Caring For Someone with Parkinson’s: Care Partners
By Sherri Bickley, MSW, M.Th., Vice-President of Clinical Support Services, Crossroads Hospice and Palliative Care and Owner/Head Coach, Rock Steady Boxing-Wasatch Front.
The news of a diagnosis of a serious illness for a loved one brings with it a real sense of loss and emotional pain. Plans and dreams that have to be altered or forgotten, the loss or shift of established roles within the family, possible loss of income, and fear of the unknown are all concerns that can bring a variety of emotions. As a Medical Social Worker and Rock Steady Boxing Coach, and having been the caregiver for my own mother during an illness, I am acutely aware of the challenges faced by these very important individuals. I am also aware that they often push their own needs aside in a selfless effort to be more present for their loved ones. There are some basics of self-care that are important for all care partners to remember along this journey.
But being a care partner doesn’t have to be a lonely job, and it shouldn’t be. Without the proper outlets or support, stress from being a care partner can take a toll. Rock Steady Boxing shares ways you can relieve your stress and avoid straining your relationship with your loved one diagnosed with Parkinson’s Disease or another life-altering illness.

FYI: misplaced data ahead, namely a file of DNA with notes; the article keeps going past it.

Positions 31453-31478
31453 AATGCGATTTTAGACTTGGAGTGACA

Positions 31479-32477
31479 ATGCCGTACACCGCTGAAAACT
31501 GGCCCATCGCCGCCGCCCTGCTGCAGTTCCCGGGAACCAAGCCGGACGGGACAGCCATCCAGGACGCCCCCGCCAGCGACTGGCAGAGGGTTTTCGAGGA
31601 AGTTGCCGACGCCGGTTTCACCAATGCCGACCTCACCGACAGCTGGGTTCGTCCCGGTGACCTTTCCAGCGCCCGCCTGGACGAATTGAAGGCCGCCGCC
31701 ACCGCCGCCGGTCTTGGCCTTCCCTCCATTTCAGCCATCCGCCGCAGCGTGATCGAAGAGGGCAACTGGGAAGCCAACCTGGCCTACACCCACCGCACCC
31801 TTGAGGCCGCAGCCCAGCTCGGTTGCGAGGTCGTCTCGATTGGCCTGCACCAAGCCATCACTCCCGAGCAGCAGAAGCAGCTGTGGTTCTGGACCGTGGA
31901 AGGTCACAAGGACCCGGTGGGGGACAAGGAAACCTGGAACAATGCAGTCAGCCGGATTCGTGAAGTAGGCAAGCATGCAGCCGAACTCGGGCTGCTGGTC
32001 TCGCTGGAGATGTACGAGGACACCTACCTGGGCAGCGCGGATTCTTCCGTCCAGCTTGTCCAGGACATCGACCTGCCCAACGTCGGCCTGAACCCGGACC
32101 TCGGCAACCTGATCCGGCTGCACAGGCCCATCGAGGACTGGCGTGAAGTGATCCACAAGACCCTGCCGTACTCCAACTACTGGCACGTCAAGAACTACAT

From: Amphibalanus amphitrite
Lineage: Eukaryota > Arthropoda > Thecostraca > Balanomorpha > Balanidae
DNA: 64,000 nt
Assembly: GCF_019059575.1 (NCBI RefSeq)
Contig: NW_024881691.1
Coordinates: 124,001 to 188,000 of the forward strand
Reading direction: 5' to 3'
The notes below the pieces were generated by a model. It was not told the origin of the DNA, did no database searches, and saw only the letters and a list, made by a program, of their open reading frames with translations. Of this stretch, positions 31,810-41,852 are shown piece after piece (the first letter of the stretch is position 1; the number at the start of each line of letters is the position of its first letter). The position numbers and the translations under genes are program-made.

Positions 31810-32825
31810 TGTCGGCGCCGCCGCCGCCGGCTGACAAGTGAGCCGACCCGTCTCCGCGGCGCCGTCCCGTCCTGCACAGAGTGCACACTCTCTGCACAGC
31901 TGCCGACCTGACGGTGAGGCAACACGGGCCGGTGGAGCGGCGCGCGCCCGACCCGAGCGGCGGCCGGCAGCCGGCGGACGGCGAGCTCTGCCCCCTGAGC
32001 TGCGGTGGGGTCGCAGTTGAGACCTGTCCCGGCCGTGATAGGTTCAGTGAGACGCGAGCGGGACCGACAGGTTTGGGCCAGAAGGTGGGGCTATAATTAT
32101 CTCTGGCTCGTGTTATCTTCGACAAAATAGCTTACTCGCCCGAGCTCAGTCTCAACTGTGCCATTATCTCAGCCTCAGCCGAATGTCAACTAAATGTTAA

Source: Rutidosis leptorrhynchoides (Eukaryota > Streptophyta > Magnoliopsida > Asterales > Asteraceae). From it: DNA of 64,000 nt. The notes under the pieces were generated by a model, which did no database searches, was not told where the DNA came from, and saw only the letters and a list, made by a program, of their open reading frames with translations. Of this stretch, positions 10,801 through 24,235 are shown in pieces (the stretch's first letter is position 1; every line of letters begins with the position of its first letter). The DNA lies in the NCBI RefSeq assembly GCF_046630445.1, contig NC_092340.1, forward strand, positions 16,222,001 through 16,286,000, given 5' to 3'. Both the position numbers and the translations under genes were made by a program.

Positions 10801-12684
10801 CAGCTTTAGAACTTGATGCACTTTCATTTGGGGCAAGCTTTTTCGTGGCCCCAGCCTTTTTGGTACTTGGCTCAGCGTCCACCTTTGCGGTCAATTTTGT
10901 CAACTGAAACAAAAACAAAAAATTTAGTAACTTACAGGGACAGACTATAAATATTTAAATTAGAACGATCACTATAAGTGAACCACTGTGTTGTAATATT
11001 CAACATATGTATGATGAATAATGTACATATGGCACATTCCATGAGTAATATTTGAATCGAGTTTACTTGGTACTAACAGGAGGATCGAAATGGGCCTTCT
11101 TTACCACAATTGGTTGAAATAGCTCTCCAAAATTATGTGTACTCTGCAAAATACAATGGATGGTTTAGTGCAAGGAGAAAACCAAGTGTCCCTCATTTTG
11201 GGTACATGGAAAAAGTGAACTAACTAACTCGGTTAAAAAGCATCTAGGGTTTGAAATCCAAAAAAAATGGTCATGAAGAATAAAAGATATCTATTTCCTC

Issues You May Experience as a Parkinson’s Care Partner
Caregiving for a loved one with a serious and chronic illness, such as Parkinson’s disease, is among the most stressful tasks that many people will face throughout their lives. The strain can be felt emotionally, physically, cognitively, and socially. Often, the care partner is too busy with the actual tasks associated with the role to bother caring for themselves. This can lead to burnout and illness on the part of the care partner; which then renders them unable to care well for their loved one. It can become a vicious circle.
News of this illness, along with the time it takes to care for someone, can put a lot of strain on family members and caregivers. It’s important to remember to take care of yourself, both emotionally and physically. These are some common issues caregivers experience that are important to address.
“Anticipatory Grief” is grief felt by those who either have or care for those with, a chronic or terminal illness, before the loss of the person has occurred. The feelings related to traditional grief, such as anger, loss, denial, fear, sadness, and others are experienced in a very real way. This can take some people off guard, as there has not been the traditional type of loss that usually triggers a grief response, such as a death.